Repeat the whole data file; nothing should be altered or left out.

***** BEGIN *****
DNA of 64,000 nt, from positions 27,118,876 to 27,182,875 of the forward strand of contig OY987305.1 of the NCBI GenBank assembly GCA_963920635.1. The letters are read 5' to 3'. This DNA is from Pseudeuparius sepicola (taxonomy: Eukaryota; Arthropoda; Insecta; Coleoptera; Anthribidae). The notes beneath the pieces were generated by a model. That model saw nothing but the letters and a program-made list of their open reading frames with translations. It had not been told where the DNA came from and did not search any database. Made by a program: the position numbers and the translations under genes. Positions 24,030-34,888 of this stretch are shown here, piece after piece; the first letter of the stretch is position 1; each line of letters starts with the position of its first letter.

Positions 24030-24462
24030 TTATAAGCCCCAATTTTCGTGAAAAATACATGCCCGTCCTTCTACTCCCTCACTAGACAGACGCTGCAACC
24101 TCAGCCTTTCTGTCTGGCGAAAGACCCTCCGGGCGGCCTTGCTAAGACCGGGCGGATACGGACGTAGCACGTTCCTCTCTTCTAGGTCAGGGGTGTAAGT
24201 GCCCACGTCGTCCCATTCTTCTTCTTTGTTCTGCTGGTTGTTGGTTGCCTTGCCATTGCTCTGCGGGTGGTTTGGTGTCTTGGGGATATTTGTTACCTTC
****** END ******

DNA of 64,000 nt, from positions 27,118,876 to 27,182,875 of the forward strand of contig OY987305.1 of the NCBI GenBank assembly GCA_963920635.1. The letters are read 5' to 3'. This DNA is from Pseudeuparius sepicola (taxonomy: Eukaryota; Arthropoda; Insecta; Coleoptera; Anthribidae). The notes beneath the pieces were generated by a model. That model saw nothing but the letters and a program-made list of their open reading frames with translations. It had not been told where the DNA came from and did not search any database. Made by a program: the position numbers and the translations under genes. Positions 24,030-34,888 of this stretch are shown here, piece after piece; the first letter of the stretch is position 1; each line of letters starts with the position of its first letter.

Positions 24030-24462
24030 TTATAAGCCCCAATTTTCGTGAAAAATACATGCCCGTCCTTCTACTCCCTCACTAGACAGACGCTGCAACC
24101 TCAGCCTTTCTGTCTGGCGAAAGACCCTCCGGGCGGCCTTGCTAAGACCGGGCGGATACGGACGTAGCACGTTCCTCTCTTCTAGGTCAGGGGTGTAAGT
24201 GCCCACGTCGTCCCATTCTTCTTCTTTGTTCTGCTGGTTGTTGGTTGCCTTGCCATTGCTCTGCGGGTGGTTTGGTGTCTTGGGGATATTTGTTACCTTC